Canada is a country that likes to pride itself on the inclusion of many races and ethnicities, to lean on the pillar of multiculturalism, and to fete cultural communities in numerous festivals around the country. This week's events have resurfaced the roots of Canadian prejudice which started right after Confederation with the Chinese Exclusion Act (1885), the "Natal Act" which excluded Japanese immigrants (1900), and the blatant barring of certain immigrants based on race -- East Indian (1906) and Africans (1911) , or religion -- namely Jewish (1939).
First, the remarkably monochromatic political advert of the provincial party currently leading in the Quebec polls showcases a sea of Caucasian faces -- hardly the cultural mosaic of "a nation open to the world." The only split-second frame exposing the "designated black guy," Maka Koto, has the candidate standing at the back of the bus, undetectable to the naked eye. The whitewashed image does not mirror what Quebec society is, but how the quintessential xenophobe wishes it to be.
The Parti Quebecois' social engineering platform is reminiscent of the racial hierarchy favoured by 1869 Immigration Minister Clifford SIFTON, who used bigoted stereotypes to rank Caucasian immigrants of American, British, German, Scandinavian, and eastern European origin over perceived inferior ethnicities such as "southern Europeans, blacks, and Orientals," who he actively discouraged from coming to Canada. The PQ has established a hierarchy of languages (English being the inferior one), ethnicities (Purelaine Québécois being at the top of the food chain), and religion (with Catholism trumping all else, including in the National Assembly), in a bid to take their nation back. The slogan, "À nous de choisir " (translation: "It's up to us to choose") might refer to their achromatization of diversity rather than making choices at the voting booth.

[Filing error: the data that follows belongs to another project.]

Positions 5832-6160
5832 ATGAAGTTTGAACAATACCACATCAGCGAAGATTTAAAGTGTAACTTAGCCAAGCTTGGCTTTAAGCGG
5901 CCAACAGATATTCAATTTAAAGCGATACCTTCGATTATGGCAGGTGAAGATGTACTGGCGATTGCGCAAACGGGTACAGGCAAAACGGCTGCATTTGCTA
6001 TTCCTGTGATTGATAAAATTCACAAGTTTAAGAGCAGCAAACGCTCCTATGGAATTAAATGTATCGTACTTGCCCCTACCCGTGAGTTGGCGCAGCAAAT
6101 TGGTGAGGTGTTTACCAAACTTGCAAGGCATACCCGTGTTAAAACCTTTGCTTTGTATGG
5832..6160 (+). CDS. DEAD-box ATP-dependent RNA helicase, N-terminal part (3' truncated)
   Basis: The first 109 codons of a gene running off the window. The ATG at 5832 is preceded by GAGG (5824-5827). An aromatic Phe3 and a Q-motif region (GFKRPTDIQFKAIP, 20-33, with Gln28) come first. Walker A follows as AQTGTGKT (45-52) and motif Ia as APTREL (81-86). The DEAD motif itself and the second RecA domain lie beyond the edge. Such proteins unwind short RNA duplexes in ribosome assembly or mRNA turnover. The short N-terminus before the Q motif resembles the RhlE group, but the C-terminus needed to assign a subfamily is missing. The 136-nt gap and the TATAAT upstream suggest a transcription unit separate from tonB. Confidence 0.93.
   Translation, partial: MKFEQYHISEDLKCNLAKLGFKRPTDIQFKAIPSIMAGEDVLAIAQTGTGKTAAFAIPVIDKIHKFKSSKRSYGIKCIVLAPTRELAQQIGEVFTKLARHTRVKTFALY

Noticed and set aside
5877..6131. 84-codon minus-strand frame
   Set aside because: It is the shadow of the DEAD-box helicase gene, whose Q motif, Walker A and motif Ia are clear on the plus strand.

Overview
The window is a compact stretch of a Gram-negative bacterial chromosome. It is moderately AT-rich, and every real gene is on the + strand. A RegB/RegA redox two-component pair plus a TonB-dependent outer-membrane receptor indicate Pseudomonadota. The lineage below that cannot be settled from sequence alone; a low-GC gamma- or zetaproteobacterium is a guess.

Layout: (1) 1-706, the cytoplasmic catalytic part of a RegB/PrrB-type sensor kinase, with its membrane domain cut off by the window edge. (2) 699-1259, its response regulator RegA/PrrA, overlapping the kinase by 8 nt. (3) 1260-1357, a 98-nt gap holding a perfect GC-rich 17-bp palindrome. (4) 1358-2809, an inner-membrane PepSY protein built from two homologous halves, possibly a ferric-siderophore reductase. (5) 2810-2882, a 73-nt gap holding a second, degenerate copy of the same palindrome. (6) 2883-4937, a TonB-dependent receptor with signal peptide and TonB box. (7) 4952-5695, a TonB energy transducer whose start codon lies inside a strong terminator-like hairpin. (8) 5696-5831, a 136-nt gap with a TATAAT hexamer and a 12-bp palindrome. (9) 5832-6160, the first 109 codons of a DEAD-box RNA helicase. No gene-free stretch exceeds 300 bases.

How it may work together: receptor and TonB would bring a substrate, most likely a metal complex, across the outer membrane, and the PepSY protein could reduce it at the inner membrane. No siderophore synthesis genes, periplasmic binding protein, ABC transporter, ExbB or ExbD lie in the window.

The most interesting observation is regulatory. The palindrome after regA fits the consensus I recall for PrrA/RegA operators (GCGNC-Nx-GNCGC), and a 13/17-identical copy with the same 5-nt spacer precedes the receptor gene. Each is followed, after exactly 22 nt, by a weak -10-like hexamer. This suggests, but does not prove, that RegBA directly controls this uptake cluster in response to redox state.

The frightening trend was endorsed publicly by Mayor Jean Tremblay of Saguenay, QC, who derided a woman with 20 years of active participation in Quebec society as a "recent arrival whose name I cannot pronounce," followed by Trois-Rivières Mayor Yves Levesque's ringing endorsement.
Suddenly, there are to distinct classes of citizens: Quebecers and those who aren't real Quebecers; those who are welcome to participate in the societal discourse and those who are to remain quiet; those who are one of "us," and those who are one of "them." A small step for Quebec nationalism, a giant leap backwards for multiculturalism and values which were at one time considered national.
The xenophobia spilled over to the ROC (Rest of Canada) today when it was revealed that the Bank of Canada, our country's central bank, chose to carve out all hints of diversity from its one hundred dollar bank note after heeding to discriminatory judgements from focus groups.
One wonders if Canada should return Olympian Carol Huyhn's medal since her Asian heritage, according to some intolerant minds, does not represent Canada. What to make of former GG Adrienne Clarkson, Senators Vivian Poy and Yonah Kim-Martin, or Jack Layton's widow Olivia Chow?
Suddenly, Canadians of colour, numbering over five million, are "deemed unsuitable" to represent Canada in certain circles. Capitulating to thinly veiled racism and bigotry, the Bank of Canada replaced "Asian" features with what they call a "neutral ethnicity." Naturally, Canadians should expect the "neutral gender" to be male, but the jury is still out on what the Bank's "neutral religion" would be.
As Canadians born with names a rural Quebec mayor cannot pronounce, with facial features unfit for a Canadian bank note, with an "un-neutral" skin tone that continues to lag behind multi-generational Caucasian Canadians in employment , representation in elected office, and earnings it is high time Canada acknowledge its long legacy of divisiveness and address its ugly remnants in order to move forward to the pluralistic vision of our beloved Canada we have yet to fully achieve.